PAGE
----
Built in 1870 to warn ships entering and leaving San Francisco Bay of the navigational hazard created by Point Reyes, the Point Reyes Lighthouse is now a museum managed by the National Park Service that welcomes visitors to it’s steep, exposed cliffs.
As a headland, Point Reyes juts out 10 miles to sea, and anyone visiting can easily imagine the havoc the point created when the fog rolled in prior to the invention of radar. Point Reyes is known to be one of the windiest and foggiest places on the Pacific Coast, and it is the site of nearly 75 shipwrecks. The lighthouse and fog signals filled a desperate maritime navigational need, and their presence assisted countless sailors in finding safe passage around the notorious point.
Constructed 250 feet above the ocean, the lighthouse sits on a precipitous terrace that is carved out of the cliff and still 300 feet below the cliff top. Access requires descending more than 300 stairs that begin past the visitor center and lead down to the lighthouse. The stairwell provides a stunning aerial perspective and a workout on the return.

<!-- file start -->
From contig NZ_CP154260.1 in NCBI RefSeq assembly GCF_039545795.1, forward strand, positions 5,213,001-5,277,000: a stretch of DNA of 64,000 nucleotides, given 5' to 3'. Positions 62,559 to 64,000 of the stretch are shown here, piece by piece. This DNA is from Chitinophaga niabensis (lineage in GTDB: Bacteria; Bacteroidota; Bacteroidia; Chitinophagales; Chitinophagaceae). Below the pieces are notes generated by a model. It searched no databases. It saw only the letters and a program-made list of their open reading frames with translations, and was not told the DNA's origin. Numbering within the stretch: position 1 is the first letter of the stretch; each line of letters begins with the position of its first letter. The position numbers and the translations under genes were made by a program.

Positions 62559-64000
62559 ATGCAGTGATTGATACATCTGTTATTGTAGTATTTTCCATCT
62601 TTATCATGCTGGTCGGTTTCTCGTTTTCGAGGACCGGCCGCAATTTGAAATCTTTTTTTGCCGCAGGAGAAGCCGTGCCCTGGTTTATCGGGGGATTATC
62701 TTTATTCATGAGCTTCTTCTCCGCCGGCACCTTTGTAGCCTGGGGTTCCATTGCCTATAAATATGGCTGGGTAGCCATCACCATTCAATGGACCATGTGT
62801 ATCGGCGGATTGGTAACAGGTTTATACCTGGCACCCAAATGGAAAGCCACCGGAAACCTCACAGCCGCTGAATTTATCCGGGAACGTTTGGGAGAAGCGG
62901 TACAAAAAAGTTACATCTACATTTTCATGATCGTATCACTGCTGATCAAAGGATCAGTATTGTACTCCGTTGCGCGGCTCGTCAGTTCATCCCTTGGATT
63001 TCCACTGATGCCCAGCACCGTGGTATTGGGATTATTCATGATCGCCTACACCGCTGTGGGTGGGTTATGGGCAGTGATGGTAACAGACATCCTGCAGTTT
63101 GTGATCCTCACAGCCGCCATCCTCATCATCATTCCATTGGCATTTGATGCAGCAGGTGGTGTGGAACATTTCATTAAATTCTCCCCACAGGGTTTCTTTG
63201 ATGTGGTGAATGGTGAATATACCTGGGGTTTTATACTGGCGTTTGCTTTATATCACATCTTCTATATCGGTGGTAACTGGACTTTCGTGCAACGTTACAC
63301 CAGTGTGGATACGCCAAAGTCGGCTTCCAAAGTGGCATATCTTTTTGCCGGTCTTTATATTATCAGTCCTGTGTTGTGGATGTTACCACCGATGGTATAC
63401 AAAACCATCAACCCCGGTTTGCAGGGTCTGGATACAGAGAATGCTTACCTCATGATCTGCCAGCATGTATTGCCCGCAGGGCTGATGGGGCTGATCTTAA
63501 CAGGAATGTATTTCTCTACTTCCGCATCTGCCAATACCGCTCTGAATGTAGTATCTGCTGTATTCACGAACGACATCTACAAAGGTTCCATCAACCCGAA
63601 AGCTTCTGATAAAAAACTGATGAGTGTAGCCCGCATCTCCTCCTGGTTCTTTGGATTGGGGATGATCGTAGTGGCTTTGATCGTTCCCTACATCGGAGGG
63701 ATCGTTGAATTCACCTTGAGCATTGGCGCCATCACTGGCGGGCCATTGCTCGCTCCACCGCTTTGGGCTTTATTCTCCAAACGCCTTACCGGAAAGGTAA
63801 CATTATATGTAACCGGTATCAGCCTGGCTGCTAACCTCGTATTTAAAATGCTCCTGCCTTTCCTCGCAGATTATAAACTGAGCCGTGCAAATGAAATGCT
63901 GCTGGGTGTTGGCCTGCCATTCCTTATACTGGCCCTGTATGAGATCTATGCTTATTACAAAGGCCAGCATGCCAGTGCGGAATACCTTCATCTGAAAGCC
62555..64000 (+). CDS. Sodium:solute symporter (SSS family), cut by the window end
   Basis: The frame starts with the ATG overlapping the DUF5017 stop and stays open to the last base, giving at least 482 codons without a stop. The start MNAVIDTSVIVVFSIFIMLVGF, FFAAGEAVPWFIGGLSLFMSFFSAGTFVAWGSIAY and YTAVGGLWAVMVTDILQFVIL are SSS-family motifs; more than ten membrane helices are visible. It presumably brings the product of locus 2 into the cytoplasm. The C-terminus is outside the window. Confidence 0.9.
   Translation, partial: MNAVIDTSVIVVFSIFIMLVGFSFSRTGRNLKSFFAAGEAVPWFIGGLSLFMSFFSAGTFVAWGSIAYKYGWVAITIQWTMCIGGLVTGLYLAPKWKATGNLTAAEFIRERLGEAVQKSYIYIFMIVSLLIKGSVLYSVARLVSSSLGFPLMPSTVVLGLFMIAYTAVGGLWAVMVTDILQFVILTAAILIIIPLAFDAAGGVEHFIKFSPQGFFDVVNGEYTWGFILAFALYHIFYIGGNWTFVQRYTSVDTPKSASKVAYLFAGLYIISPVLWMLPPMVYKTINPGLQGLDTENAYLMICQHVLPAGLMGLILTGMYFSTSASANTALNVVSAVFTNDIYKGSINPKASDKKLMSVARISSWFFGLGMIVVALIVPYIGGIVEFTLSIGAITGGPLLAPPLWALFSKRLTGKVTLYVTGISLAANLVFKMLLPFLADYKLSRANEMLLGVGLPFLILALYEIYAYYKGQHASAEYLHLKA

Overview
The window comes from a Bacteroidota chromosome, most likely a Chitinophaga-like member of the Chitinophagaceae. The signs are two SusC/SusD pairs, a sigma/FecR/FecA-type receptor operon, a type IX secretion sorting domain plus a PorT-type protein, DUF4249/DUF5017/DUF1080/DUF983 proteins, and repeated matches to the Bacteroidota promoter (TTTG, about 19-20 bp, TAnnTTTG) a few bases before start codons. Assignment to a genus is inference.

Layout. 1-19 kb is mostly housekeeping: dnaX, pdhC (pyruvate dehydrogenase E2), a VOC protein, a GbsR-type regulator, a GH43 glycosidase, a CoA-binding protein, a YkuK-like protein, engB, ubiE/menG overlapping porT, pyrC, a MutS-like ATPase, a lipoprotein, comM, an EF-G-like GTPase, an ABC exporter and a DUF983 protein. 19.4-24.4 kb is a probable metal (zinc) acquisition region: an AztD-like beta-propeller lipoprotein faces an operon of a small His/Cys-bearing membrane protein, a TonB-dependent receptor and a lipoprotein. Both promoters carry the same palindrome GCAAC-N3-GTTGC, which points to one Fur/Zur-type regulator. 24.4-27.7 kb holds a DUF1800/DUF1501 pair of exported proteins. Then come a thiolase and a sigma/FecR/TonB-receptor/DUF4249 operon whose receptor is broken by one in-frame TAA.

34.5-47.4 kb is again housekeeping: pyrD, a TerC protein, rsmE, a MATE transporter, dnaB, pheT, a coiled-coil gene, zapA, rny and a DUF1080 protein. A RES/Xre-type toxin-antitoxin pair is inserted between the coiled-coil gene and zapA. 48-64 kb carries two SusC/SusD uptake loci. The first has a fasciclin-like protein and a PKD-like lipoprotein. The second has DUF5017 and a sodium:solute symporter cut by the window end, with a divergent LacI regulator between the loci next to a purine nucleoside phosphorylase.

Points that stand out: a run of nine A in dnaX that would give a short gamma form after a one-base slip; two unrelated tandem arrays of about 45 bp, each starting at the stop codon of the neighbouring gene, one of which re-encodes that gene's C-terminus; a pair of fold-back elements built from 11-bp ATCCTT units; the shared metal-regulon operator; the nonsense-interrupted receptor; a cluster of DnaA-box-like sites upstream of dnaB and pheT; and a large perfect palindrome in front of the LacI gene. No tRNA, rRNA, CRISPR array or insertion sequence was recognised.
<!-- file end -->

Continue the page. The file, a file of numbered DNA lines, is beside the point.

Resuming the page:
To access the lighthouse, visitors must walk a half-mile west from the parking area along a park service road to the visitor center. Visitors can tour the lighthouse grounds, including the walkways around the lighthouse tower, a mechanical room housing the decommissioned fog signals, and the inn-keepers quarters. Hours change seasonally, so check the National Park Service’s Point Reyes Lighthouse website for current information.
Regular high winds and fog mean timing can be tricky for lining up a scenic and comfortable visit. Your best bet is to plan a visit during a warm fall or winter day when a high-pressure weather system is in place. High winds and recurring fog are common in spring and early summer.